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Competency-based education (CBE) programs are growing in popularity as an alternative path to a postsecondary degree. Freed from the seat-time constraints of traditional higher education programs, CBE students can progress at their own pace and complete their postsecondary education having gained relevant and demonstrable skills. The CBE model has proven particularly attractive for nontraditional students juggling work and family commitments that make conventional higher education class schedules unrealistic. But the long-term viability of CBE programs hinges on the credibility of these programs’ credentials in the eyes of employers. That credibility, in turn, depends on the quality of the assessments CBE programs use to decide who earns a credential.
In this paper we introduce a set of best practices for high-stakes assessment in CBE, drawing from both the educational-measurement literature and current practices in prior-learning and CBE assessment. Broadly speaking, there are two areas in assessment design and implementation that require significant and sustained attention from test developers and program administrators: (1) validating the assessment instrument itself and (2) setting meaningful competency thresholds based on multiple sources of evidence. Both areas are critical for supporting the legitimacy and value of CBE credentials in the marketplace.
This paper therefore details how providers can work to validate their assessments and establish performance levels that map to real-world mastery, paying particular attention to the kinds of research and development common in other areas of assessment. We also provide illustrative examples of these concepts from prior-learning assessments (for example, Advanced Placement exams) and existing CBE programs. Our goal is to provide a resource to institutions currently developing CBE offerings and to other stakeholders—regulators and employers, for instance—who will encounter an increasing number of CBE programs.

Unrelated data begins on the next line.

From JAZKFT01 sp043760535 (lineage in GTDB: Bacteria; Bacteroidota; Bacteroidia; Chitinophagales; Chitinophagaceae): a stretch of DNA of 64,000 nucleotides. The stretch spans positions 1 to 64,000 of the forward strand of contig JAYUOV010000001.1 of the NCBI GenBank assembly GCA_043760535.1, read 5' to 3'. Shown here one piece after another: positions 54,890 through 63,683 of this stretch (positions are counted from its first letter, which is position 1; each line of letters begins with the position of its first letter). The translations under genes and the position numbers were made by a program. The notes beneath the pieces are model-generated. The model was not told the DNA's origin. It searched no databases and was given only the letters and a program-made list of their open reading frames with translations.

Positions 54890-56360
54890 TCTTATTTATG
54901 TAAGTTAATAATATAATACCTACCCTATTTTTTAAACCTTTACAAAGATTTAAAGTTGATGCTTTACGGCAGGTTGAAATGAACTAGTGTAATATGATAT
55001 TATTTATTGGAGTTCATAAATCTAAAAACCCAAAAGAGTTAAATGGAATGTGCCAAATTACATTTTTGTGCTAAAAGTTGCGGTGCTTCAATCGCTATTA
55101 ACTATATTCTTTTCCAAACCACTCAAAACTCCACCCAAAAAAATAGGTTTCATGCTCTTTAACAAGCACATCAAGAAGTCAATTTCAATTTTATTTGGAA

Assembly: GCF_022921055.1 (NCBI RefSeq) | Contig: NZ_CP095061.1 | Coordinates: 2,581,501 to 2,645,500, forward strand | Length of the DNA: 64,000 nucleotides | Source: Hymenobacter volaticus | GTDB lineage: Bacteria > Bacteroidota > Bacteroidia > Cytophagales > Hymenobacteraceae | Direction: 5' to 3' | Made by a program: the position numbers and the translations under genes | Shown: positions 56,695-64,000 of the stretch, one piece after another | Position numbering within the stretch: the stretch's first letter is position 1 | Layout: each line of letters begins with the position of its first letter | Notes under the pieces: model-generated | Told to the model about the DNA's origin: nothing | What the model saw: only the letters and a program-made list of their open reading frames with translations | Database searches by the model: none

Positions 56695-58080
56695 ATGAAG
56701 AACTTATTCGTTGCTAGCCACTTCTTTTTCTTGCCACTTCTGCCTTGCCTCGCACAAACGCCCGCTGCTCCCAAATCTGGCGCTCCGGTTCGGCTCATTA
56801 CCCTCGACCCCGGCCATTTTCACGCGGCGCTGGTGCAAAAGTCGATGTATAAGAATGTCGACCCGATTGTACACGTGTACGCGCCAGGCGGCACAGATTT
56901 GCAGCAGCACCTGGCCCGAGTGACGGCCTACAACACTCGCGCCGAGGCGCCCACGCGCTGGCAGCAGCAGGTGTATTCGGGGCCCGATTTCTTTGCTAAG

Based on our review of the current landscape, we argue that CBE programs have dedicated most of their attention to defining discrete competencies and embedding those competencies in a broader framework associated with degree programs. Many programs clearly document not only the competencies but also the types of assessments they use to measure student proficiency. This is a good start.
We argue that, moving forward, CBE programs should focus on providing evidence that supports the validity of their assessments and their interpretation of assessment results. Specifically, program designers should work to clarify the links between the tasks students complete on an assessment and the competencies those tasks are designed to measure. Moreover, external-validity studies—relating performance on CBE assessments with performance in future courses or in the workplace—are crucial if CBE programs want employers to view their assessments and their competency thresholds as credible evidence of students’ career readiness.
External validity is the central component of our recommendations:
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